Climbing big mountains is partly based in science (physics, math, meteorology, geology, etc.) and partly art. As guides, our goal is to help facilitate the best possible outcome for whatever situation presents itself. Most of the time we can achieve that goal, but some days the weather, the mountain, your health, my health, your preparation, or any other number of factors will prevent us from arriving at the best possible outcome, and we might just have to settle for the best of a number of not-so-great outcomes.
It’s important for each climber on a Denali expedition to understand some of those factors that bias our decision-making and can often lead us into a situation without any good outcome. At Mountain Trip, we train our guides to recognize a variety of human factors that can influence our choices, and we feel it’s important to share some of these lessons with you before you head up on Denali. We’ll try not to get too far out into the weeds, as this can be heavy stuff. But it is important.
Summit Fever. We all want to reach the summit. While we love being in the mountains and embrace the journey of an expedition, ultimately we want to stand on top! That desire can be a source of strong motivation and can help us to dig a bit deeper into our reserves, but it can also have a direct and potentially negative effect on our decision-making. It can lead a climber to not share potentially relevant medical information when applying for a position on a team, or to not be forthcoming while communicating how he or she is doing for fear of being “turned around.” It’s better to turn back one day and try again a few days later than to have a souvenir of frostbitten fingers or toes.
Be honest with yourself about your motivations for climbing Denali. If you don’t get a shot at the top, do you think you could still have a great time camping and climbing on a big, cold mountain like Denali? We’ve often thought it might be a good exercise to have each climber write a short paragraph on how you think you would feel if you don’t get to stand on top. Put the paper in an envelope, seal it, and tuck it way. Hopefully, you’ll not need to open it, but it might be interesting to compare your projected thoughts with how you actually feel should you not be able to stand on the summit.
Why don’t we do what those guys are doing? This is a classic heuristic trap—assuming that because another climber or team is doing something that it would be a good choice for you or your team. Who knows what factors are influencing their decision? I’ve seen some wacky choices made on Denali and more than a few really bad outcomes that resulted from decisions I surely would not have made. If you’re on a guided team, please trust that your guides want to summit, but that they want to do so in a fashion that will hopefully yield the best possible results for you and your team members. If you want to summit at all costs or feel it’s acceptable to get frostbite while attempting the top, you should probably be on your own program.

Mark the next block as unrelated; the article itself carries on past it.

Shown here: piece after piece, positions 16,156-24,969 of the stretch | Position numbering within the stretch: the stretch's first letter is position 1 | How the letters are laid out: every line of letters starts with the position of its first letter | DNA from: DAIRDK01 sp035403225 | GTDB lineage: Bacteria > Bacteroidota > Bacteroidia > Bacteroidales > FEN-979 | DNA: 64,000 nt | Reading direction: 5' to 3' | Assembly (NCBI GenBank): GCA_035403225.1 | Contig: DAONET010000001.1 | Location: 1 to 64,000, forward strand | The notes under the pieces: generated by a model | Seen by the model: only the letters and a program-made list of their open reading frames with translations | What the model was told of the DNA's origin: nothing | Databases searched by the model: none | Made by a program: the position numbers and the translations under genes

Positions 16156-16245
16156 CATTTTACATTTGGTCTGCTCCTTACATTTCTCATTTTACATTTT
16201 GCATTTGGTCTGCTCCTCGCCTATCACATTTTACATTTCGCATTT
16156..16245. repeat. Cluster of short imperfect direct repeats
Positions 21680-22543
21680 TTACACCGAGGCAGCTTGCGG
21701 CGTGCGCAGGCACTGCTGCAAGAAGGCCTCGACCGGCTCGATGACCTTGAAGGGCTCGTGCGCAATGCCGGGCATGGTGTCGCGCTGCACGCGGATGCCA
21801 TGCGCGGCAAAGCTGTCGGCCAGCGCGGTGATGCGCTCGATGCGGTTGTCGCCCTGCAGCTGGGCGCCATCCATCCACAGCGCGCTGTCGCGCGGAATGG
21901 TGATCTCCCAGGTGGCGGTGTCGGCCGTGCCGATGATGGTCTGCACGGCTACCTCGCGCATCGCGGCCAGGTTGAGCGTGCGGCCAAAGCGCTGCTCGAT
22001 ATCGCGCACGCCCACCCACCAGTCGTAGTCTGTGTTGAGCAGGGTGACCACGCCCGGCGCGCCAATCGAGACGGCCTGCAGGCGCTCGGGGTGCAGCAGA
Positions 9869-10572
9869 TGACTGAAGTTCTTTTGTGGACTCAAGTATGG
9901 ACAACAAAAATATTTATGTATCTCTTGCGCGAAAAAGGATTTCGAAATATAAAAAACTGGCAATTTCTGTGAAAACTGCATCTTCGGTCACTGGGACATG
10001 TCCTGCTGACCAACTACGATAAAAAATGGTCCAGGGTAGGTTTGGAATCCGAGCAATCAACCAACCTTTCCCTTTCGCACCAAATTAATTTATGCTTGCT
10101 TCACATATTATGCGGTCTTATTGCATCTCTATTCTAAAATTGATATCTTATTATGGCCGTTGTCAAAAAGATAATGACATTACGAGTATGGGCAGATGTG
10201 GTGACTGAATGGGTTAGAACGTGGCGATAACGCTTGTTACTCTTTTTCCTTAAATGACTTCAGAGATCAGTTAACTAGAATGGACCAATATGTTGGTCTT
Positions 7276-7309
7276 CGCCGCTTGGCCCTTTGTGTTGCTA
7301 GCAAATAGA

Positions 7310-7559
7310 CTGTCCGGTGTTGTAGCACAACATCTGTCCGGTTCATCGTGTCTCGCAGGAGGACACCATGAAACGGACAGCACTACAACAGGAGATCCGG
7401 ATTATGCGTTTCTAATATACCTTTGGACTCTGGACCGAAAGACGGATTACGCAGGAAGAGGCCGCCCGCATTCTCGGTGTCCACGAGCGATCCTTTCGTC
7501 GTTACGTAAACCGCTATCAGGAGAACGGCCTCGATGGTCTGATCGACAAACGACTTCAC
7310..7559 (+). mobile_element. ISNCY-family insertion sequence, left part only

My teammate __________ isn’t as committed, didn’t train like I did, got sick, smells funny, is a jerk, etc. The key word in any variation of that statement is “team.” In a perfect world, we’d all have more than enough time to train, spend years honing our mountain skills, and be super friendly to one another 24/7. We’d also get to do exactly what we want to do at each point of our lives and especially on our expedition! Dreamy, eh? Remember the cliché, “There’s no ‘I’ in TEAM.” This kind of ties in with our advice above about being honest with yourself. Be honest with your teammates about your level of fitness, training and experience. Guide companies do their best to screen prospective climbers so that they’re comfortable with everyone’s skill level, but ultimately, it’s hard to make certain that someone who says they are comfortable employing French Crampon Technique can actually walk pie en canard. Guides will discuss fitness levels with teammates and work with them on their personal training program, but not everyone will show up in possession of Herculean fitness and strength.
The beauty of a TEAM is that it enables us to be stronger collectively than we could possibly be as individuals. If you’re having an off day, the team can help you get the day’s work completed. Working as a team gives us many more options for having a good outcome. It also means that sometimes the needs of the team could outweigh the needs of an individual. Do your best to remember that you elected to be part of a team, regardless of what situation might arise. Rather than put energy into becoming increasingly frustrated by a teammate’s __________ (apparent lack of resolve, lack of training, stinky feet, etc.), ask yourself and your teammates/guides how you might help in a manner that will elevate the entire team. This comes back to something we repeat over and over: communication. Communicate your thoughts with your teammates or guides, so they can help form the best possible solution to whatever is affecting the team.